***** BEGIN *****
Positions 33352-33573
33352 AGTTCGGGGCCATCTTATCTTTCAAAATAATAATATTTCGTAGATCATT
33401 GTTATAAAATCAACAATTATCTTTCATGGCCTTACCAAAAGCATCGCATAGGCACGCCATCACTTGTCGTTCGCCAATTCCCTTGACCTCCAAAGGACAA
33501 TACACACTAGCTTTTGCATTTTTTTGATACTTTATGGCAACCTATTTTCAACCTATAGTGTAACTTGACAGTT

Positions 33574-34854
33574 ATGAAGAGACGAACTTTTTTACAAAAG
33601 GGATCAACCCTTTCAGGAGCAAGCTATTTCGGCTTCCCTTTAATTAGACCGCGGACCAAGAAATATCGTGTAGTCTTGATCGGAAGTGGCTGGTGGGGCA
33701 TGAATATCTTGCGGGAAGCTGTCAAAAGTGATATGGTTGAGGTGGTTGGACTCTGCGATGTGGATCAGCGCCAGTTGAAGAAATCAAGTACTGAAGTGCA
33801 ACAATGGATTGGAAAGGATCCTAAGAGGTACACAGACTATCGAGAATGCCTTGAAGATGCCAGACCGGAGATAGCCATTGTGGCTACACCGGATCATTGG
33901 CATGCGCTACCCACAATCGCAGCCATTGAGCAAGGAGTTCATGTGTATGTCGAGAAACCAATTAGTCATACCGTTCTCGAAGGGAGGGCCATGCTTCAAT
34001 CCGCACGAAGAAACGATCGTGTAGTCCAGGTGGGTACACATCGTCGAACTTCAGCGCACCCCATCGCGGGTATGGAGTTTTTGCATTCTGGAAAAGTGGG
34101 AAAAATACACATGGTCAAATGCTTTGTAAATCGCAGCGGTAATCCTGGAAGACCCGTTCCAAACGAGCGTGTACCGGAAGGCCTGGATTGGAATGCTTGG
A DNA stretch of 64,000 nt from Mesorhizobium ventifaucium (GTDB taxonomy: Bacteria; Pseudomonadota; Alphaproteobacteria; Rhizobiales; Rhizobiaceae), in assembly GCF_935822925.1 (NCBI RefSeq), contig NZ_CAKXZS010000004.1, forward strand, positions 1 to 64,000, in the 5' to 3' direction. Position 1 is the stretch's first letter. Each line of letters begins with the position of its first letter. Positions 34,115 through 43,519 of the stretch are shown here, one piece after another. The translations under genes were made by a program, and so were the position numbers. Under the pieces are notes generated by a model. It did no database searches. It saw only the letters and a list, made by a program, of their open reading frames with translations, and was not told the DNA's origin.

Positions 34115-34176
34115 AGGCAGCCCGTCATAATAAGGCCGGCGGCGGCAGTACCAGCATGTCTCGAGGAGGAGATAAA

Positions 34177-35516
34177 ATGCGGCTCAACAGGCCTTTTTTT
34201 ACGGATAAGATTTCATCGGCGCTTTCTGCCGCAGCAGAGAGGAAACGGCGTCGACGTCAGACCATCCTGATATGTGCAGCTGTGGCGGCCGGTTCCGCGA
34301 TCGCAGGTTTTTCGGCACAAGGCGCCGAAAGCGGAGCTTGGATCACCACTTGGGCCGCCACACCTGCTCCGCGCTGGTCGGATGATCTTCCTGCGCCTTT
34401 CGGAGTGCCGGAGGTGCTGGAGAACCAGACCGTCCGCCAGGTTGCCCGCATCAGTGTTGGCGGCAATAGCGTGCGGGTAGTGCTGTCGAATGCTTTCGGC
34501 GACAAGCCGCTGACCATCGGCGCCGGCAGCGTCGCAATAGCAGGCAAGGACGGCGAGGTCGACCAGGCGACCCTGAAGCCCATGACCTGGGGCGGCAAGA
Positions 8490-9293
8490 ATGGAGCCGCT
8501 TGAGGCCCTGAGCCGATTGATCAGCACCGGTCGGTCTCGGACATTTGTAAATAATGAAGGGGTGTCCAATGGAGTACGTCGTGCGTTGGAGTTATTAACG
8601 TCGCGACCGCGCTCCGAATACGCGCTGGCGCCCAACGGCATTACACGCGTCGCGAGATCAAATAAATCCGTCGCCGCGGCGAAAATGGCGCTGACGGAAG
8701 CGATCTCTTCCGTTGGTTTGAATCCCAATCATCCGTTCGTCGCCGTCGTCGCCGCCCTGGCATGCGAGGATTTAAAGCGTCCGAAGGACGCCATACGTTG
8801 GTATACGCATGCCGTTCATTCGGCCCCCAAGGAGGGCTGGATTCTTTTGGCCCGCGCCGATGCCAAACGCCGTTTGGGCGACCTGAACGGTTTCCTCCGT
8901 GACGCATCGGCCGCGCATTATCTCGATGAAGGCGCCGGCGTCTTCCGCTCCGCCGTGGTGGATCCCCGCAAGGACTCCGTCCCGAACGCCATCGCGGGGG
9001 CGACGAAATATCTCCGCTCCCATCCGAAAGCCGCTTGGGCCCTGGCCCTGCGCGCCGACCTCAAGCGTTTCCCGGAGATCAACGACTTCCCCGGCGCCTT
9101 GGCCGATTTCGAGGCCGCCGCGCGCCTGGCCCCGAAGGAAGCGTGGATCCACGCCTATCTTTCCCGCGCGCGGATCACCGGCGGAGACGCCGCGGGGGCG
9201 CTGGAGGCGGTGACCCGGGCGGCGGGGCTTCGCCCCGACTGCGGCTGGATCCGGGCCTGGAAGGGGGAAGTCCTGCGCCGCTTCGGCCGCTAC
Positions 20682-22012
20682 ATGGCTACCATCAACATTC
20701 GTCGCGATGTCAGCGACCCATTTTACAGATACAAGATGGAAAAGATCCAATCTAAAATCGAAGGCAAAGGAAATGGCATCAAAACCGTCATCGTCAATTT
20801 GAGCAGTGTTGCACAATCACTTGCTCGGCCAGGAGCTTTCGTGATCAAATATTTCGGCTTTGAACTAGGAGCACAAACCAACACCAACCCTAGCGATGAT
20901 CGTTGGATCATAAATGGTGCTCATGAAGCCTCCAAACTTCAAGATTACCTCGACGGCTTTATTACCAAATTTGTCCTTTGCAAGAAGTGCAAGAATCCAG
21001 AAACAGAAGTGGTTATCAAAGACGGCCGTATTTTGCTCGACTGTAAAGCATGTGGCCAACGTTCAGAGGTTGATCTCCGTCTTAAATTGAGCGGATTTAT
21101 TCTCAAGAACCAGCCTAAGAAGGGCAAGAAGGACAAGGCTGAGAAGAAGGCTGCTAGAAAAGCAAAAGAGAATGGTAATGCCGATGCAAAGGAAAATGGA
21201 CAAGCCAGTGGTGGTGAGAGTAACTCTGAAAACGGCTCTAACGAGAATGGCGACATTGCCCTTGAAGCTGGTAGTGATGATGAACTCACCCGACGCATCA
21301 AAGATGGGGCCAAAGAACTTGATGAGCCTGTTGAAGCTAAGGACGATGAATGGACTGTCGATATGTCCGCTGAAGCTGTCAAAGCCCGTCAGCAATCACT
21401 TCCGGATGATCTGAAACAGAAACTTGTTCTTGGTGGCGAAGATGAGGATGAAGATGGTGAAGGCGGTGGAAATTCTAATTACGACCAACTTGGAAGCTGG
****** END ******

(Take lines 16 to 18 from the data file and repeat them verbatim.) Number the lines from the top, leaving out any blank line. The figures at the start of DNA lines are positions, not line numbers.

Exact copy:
Positions 34177-35516
34177 ATGCGGCTCAACAGGCCTTTTTTT
34201 ACGGATAAGATTTCATCGGCGCTTTCTGCCGCAGCAGAGAGGAAACGGCGTCGACGTCAGACCATCCTGATATGTGCAGCTGTGGCGGCCGGTTCCGCGA